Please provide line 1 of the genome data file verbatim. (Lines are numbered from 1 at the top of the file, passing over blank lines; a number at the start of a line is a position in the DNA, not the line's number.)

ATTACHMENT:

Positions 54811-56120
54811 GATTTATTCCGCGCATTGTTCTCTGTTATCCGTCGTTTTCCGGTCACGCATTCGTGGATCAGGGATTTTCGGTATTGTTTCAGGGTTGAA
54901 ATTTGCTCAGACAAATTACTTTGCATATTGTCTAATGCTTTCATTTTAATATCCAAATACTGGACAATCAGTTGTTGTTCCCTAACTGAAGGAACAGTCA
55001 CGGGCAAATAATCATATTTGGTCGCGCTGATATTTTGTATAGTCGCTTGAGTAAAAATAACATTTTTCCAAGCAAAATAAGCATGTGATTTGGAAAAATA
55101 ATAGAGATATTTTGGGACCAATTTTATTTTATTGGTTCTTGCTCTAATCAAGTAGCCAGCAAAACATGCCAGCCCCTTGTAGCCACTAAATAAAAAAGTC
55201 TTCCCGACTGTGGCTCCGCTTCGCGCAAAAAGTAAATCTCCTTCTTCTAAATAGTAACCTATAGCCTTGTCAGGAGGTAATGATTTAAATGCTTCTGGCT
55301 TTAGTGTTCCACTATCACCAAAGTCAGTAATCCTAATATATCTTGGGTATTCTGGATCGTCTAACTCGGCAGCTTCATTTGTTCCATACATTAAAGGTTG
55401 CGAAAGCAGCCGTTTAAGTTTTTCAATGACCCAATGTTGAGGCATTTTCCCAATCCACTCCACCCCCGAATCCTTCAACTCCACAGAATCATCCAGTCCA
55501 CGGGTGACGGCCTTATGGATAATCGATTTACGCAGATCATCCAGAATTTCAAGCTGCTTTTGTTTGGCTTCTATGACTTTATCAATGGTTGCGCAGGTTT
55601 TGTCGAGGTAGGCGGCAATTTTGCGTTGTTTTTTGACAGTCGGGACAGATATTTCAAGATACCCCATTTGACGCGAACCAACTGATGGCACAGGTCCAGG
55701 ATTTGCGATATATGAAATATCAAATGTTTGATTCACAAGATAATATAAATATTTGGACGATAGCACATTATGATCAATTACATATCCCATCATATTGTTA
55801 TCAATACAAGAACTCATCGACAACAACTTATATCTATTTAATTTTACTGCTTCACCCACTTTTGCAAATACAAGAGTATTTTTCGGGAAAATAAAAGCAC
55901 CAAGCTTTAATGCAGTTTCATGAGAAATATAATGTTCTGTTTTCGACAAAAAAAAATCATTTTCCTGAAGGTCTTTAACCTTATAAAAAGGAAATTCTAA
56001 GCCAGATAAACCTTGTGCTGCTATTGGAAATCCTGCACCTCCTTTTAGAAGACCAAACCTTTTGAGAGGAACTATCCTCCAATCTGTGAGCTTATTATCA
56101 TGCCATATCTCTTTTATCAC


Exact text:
Positions 54811-56120